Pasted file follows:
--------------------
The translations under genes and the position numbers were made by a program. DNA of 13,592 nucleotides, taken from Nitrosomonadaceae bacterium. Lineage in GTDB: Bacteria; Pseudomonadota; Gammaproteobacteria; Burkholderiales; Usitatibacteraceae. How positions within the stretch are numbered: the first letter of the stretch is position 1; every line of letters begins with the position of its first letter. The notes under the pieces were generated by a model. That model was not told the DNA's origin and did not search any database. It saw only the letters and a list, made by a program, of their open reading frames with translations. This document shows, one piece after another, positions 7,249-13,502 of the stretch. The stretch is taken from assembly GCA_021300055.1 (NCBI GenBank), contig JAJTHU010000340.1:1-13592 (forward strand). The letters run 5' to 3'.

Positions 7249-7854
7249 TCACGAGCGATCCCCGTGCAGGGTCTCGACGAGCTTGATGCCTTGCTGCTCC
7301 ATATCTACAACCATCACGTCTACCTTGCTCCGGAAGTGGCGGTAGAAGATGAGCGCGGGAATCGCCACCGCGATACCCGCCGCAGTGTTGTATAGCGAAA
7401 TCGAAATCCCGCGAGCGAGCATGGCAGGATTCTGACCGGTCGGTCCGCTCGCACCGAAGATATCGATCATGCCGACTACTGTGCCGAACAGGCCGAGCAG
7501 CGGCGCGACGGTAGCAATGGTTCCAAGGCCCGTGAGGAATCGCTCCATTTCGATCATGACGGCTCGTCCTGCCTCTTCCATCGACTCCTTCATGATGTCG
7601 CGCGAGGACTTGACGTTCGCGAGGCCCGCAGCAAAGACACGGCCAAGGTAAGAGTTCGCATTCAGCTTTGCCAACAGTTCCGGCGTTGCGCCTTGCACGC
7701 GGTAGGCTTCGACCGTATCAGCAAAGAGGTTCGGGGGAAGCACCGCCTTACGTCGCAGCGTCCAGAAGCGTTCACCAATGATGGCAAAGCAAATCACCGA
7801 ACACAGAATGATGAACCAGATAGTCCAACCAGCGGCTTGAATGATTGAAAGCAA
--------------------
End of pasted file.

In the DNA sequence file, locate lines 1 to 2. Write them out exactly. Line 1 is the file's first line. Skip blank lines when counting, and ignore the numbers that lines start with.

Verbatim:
The translations under genes and the position numbers were made by a program. DNA of 13,592 nucleotides, taken from Nitrosomonadaceae bacterium. Lineage in GTDB: Bacteria; Pseudomonadota; Gammaproteobacteria; Burkholderiales; Usitatibacteraceae. How positions within the stretch are numbered: the first letter of the stretch is position 1; every line of letters begins with the position of its first letter. The notes under the pieces were generated by a model. That model was not told the DNA's origin and did not search any database. It saw only the letters and a list, made by a program, of their open reading frames with translations. This document shows, one piece after another, positions 7,249-13,502 of the stretch. The stretch is taken from assembly GCA_021300055.1 (NCBI GenBank), contig JAJTHU010000340.1:1-13592 (forward strand). The letters run 5' to 3'.

Positions 7249-7854